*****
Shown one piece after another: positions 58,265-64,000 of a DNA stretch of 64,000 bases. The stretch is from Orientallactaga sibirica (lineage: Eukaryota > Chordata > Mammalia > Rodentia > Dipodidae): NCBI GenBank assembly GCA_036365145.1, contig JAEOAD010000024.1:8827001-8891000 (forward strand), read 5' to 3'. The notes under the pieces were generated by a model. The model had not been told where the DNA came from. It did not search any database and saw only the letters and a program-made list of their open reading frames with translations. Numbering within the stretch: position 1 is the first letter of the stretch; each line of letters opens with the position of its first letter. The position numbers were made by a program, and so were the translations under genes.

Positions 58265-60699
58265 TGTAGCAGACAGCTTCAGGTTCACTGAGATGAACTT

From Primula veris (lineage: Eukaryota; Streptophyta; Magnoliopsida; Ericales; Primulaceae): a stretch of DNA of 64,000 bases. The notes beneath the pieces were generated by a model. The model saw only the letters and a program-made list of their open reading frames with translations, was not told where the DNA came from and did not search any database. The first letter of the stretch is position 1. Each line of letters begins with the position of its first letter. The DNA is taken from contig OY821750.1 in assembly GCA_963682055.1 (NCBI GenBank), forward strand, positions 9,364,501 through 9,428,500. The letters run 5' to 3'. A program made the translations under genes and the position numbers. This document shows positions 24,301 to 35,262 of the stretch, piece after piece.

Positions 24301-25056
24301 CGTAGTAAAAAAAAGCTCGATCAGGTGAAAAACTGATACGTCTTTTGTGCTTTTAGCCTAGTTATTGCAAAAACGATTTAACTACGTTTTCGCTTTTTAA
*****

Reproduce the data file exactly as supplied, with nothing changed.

Shown one piece after another: positions 58,265-64,000 of a DNA stretch of 64,000 bases. The stretch is from Orientallactaga sibirica (lineage: Eukaryota > Chordata > Mammalia > Rodentia > Dipodidae): NCBI GenBank assembly GCA_036365145.1, contig JAEOAD010000024.1:8827001-8891000 (forward strand), read 5' to 3'. The notes under the pieces were generated by a model. The model had not been told where the DNA came from. It did not search any database and saw only the letters and a program-made list of their open reading frames with translations. Numbering within the stretch: position 1 is the first letter of the stretch; each line of letters opens with the position of its first letter. The position numbers were made by a program, and so were the translations under genes.

Positions 58265-60699
58265 TGTAGCAGACAGCTTCAGGTTCACTGAGATGAACTT

From Primula veris (lineage: Eukaryota; Streptophyta; Magnoliopsida; Ericales; Primulaceae): a stretch of DNA of 64,000 bases. The notes beneath the pieces were generated by a model. The model saw only the letters and a program-made list of their open reading frames with translations, was not told where the DNA came from and did not search any database. The first letter of the stretch is position 1. Each line of letters begins with the position of its first letter. The DNA is taken from contig OY821750.1 in assembly GCA_963682055.1 (NCBI GenBank), forward strand, positions 9,364,501 through 9,428,500. The letters run 5' to 3'. A program made the translations under genes and the position numbers. This document shows positions 24,301 to 35,262 of the stretch, piece after piece.

Positions 24301-25056
24301 CGTAGTAAAAAAAAGCTCGATCAGGTGAAAAACTGATACGTCTTTTGTGCTTTTAGCCTAGTTATTGCAAAAACGATTTAACTACGTTTTCGCTTTTTAA